Hard-toiling sniffer dog ready to put his paws up

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Hard-toiling sniffer dog ready to put his paws up

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Edge, an 11-year-old Labrador Retriever sniffer dog and blood donor, is stroked by veterinarian Lee Gwan-gu, who supervises his exercises at the Seoul National University Hospital for Animals. By Kim Do-hoon

A Labrador Retriever that has worked his tail off for nine of his 11 years is being retired.

Edge, a 65-centimeter Lab with sleek black fur, worked at Incheon International Airport as a sniffer dog with a keen nose for methamphetamine and hashish from 2003 until 2008.

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For the next three years, Edge was a professional blood donor for fellow canines in need. His blood saved the lives of some 50 dogs.

Born in the United States on Jan. 1, 2001, Edge was brought to Korea the following year by handlers of the Korea Customs Service.

Edge began training to become a detection dog in the summer of 2002 with nine other dogs. Only two in the class graduated to become sniffer dogs.

He had four to five one-hour shifts a day trying to find drugs being illicitly shipped into Korea. Dogs have senses of smell 40 times as acute as that of human beings.

Over six years, Edge sniffed out eight cases of illegal trafficking of drugs worth 350 million won ($311,000), some concealed with a high level of ingenuity.

When his olfactory sense started to weaken, Edge gave up his leash to allow younger pups to take his place.

But at the Seoul National University College of Veterinary Medicine, Edge began his second career as a blood donor.

For dogs to become blood donors, they have to be healthy, well vaccinated, free of anemia and weigh over 27 kilograms (59.5 pounds). There are 13 types of blood in dogs.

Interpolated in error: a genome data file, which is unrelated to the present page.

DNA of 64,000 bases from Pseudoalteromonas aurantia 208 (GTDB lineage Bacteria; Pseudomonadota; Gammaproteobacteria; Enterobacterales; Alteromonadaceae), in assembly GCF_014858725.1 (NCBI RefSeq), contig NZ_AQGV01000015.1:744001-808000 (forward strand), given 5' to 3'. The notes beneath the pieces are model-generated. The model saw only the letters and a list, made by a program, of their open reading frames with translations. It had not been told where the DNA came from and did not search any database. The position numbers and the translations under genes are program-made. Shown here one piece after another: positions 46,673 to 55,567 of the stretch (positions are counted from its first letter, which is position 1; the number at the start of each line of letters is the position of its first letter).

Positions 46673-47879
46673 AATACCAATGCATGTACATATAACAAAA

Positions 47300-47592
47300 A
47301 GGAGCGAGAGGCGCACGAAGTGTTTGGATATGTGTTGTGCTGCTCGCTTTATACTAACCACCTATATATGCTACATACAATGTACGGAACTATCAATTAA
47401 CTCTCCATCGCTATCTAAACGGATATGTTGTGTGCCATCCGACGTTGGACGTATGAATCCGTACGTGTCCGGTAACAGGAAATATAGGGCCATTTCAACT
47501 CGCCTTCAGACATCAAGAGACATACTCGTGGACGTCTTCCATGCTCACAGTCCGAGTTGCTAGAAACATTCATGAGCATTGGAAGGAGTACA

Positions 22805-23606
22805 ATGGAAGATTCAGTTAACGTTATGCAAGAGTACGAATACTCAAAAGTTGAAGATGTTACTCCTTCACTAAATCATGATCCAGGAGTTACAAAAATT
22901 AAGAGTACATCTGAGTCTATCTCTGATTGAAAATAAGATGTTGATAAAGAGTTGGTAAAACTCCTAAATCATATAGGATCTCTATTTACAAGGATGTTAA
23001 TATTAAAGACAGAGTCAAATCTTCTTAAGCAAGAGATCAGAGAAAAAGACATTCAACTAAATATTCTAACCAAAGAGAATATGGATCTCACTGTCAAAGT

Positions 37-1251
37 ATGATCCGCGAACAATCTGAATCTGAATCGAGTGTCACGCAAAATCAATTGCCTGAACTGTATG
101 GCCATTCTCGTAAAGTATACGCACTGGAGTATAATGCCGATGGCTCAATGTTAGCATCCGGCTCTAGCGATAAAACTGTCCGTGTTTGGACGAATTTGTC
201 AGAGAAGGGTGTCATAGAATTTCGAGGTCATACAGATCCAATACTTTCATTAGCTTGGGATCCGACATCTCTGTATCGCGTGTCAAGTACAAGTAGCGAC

Edge is so accustomed to having blood drawn that he doesn’t flinch when the needle goes in. He simply shuts his eyes.

One veterinarian describes him as a “calm man of religion” for his composure and quiet dignity.

And reaching a ripe age in canine years, Edge - the glossy black fur around his chin now whitened - is ready to put up his paws in a warm home looked after by a caring owner. He seems almost certain to get one.

After the JoongAng Ilbo reported yesterday that if Edge didn’t find a home he may have to be euthanized, the response was so overwhelming that Seoul National University Hospital for Animals is no longer accepting offers and doesn’t even want any telephone inquiries.

“There have been so many inquiries regarding Edge that it is disturbing our hospital’s work,” stated one worker at the hospital yesterday afternoon. The hospital hasn’t announced the name of Edge’s new owner.


By Jung Won-yeob [sarahkim@joongang.co.kr]

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